It is not easy to devise institutions that encourage polluters to take responsibility for their actions while at the same time also encouraging everyone else to take reasonable steps to avoid being harmed by large-scale negative externalities. Ellickson says private regimes are clearly superior as methods for minimizing the costs of small and medium events. When it comes to large events, though, there is no general answer to the question of which mix of private and public property is best.
In an unfenced commons, there is in effect only a single parcel, so the words "small," "medium" and "large" would refer simply to the radius over which the effects of an event are felt, that is, small, medium or large parts of the whole parcel. In a regime that has been cut into smaller parcels, the more interesting distinction is between a small event that affects a single owner, a medium event that affects immediate neighbors, and a large event that affects remote parts of the community. In a regime that is divided into parcels, whether an event is small, medium, or large will depend on the size of the parcels. For example, loud music is a medium event in an apartment complex but a small event on an isolated ranch. Whether a regime succeeds in internalizing externalities will depend on whether it succeeds in carving out parcel sizes big enough to contain those events whose effects it is most crucial to internalize. If the parcel size can be increased without limit, then any event can be made "small." A single owner could have purchased all of Sabi Sand and run the preserve as a single large business. In that limiting case, all events within the reserve would be small in the technical sense, with externalities fully internalized. Given two dozen owners who had no interest in selling, though, the situation required the sort of cooperation that characterizes medium event management.
Sabi Sand's owners continue to manage their property as a set of privately owned parcels in the sense that is relevant for responding to small and medium problems. Neighbors are expected to handle their own affairs and to negotiate with each other on matters of common concern. Individual resorts have problems of their own (i.e., small problems) or problems in concert with immediate neighbors (i.e., they jointly face medium problems). In order to make decisions in the easiest and most informal way, neighbors minimize the number of owners involved in any given decision. They let small events remain small and they avoid turning medium events into large ones.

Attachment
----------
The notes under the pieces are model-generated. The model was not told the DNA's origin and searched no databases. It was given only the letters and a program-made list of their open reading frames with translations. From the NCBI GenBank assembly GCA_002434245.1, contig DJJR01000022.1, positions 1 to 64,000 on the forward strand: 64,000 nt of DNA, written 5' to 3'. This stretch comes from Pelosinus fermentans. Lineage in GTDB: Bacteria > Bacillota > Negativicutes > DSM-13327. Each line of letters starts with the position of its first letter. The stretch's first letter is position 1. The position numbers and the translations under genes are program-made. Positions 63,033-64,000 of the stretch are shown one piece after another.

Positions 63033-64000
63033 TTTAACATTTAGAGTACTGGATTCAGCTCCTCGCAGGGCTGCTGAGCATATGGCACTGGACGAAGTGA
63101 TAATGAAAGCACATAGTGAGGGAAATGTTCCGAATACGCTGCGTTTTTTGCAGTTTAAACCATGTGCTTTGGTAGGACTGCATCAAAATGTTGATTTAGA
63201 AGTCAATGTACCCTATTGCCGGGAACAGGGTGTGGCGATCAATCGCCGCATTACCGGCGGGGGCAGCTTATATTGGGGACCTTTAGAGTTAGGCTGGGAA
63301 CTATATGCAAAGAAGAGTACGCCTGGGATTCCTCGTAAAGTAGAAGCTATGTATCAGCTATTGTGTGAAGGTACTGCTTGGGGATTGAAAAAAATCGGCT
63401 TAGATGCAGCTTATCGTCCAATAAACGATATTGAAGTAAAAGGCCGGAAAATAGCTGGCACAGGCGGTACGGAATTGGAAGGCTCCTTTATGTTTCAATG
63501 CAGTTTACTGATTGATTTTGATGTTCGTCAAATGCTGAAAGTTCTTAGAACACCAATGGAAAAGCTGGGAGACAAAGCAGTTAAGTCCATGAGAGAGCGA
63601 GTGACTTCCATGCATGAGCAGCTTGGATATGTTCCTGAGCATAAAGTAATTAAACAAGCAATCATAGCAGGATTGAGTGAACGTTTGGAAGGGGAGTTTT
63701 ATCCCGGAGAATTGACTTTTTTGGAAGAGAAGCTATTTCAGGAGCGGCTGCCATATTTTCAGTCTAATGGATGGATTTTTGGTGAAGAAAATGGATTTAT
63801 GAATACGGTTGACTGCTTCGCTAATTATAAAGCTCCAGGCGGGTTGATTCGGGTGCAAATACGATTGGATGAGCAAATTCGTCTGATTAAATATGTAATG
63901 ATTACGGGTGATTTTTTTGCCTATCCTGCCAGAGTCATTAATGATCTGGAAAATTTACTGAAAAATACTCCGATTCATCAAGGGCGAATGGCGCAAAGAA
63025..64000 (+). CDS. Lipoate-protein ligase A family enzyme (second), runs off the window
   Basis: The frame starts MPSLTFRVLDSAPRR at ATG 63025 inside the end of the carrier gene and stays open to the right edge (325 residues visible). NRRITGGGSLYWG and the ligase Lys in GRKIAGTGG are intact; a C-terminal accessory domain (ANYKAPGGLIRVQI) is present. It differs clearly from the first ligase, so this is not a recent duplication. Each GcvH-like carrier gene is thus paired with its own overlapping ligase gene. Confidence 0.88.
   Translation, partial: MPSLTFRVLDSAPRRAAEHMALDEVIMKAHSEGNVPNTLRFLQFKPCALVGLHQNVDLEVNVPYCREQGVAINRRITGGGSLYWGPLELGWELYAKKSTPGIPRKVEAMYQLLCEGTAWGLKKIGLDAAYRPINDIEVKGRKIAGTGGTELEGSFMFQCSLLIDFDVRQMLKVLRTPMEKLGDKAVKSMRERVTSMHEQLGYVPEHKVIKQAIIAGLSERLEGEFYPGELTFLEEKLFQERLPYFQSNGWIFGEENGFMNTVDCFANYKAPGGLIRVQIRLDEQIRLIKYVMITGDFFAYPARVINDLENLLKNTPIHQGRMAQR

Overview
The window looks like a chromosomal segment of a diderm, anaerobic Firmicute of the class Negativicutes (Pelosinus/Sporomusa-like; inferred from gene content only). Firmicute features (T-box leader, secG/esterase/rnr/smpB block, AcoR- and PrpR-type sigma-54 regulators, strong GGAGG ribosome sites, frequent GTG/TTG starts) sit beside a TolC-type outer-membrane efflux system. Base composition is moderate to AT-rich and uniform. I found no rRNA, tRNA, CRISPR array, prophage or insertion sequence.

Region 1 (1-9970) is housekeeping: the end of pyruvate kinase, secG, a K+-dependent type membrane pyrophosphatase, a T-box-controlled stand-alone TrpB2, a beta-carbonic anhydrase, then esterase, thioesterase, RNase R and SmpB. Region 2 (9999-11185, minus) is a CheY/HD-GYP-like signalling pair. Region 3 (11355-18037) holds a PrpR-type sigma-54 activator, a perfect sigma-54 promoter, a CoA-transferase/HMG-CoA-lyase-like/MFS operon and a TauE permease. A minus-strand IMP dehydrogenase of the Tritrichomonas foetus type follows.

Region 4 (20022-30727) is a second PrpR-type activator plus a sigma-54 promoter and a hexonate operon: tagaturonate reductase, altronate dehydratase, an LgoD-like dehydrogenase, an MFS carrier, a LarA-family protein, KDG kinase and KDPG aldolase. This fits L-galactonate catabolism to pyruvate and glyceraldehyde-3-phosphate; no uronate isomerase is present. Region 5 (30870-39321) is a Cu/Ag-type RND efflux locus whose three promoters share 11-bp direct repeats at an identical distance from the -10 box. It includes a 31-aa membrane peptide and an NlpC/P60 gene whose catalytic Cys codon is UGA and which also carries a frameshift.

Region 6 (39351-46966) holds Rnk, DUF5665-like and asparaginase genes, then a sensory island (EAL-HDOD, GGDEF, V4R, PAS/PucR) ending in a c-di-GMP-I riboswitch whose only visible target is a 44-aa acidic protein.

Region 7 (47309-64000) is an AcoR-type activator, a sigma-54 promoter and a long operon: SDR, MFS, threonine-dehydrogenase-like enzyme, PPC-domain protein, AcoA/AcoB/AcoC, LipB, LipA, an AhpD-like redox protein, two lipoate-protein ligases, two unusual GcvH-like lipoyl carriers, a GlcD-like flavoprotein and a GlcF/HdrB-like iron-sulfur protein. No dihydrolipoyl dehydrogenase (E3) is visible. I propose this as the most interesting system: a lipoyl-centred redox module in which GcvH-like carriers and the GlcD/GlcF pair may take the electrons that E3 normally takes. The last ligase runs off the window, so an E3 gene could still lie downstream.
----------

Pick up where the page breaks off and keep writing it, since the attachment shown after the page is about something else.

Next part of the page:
In particular, agreements between neighbors that allow guests to tour neighboring properties benefit both neighbor property owners and their guests. The degree of cooperation in this matter is impressive. If a neighbor has just seen a pride of lions run down a wildebeest, he will treat his own guests to the spectacle, at the same time contacting one or two neighbors by walkie-talkie to let them know he will drive off in a few minutes and they are welcome to come and take a look at the feasting lions. This is made easier by the fact that all land rovers are presumed to be touring at the same time. If access is negotiated between neighbors rather than at the preserve level, owners retain rights to regulate access on an ad hoc basis. Neighbors form agreements more readily and fall out of agreement when that is appropriate. Incentives to cooperate and opportunities to coordinate are retained. Thus the tendency to bureaucratize is minimized.(33)
C. Patterns of Successful Communal Management
Privatization is one, but only one, solution to the tragedy of the commons. Many medieval commons lasted, non-tragically, for hundreds of years. Open-field agricultural practices of medieval times often gave peasants exclusive cropping rights to scattered thin strips of arable land in each of the village fields. The strips were private only during the growing season, after which the land reverted to the commons for the duration of the grazing season.34 Thus, ownership of parcels was "usufructuary" in the sense that once the harvest was in, ownership reverted to the common herdsmen without negotiation or formal transfer.(35) The farmer had an exclusive claim to the land only so long as he was using it for the purpose of bringing in a harvest. The scattering of strips was a means of diversification, reducing the risk of ruin from a small fire, pest infestation, or other disaster. The post-harvest commons in grazing land exploited economies of scale in fencing and herd-tending. The scattering of strips also made it harder for a communal herdsman to position livestock exclusively over his own property, thus promoting more equitable distribution of manure (i.e., fertilizer).(36) "Customary use of the medieval commons had been hedged with restrictions limiting depletion of resources,"(37) prohibiting activities inconsistent with the land's ability to recover. In particular, the custom of "stinting" allowed villagers to own livestock only in proportion to the relative size of their (growing season) land holdings, thus maintaining the total livestock at a level consistent with estimates of the land's carrying capacity.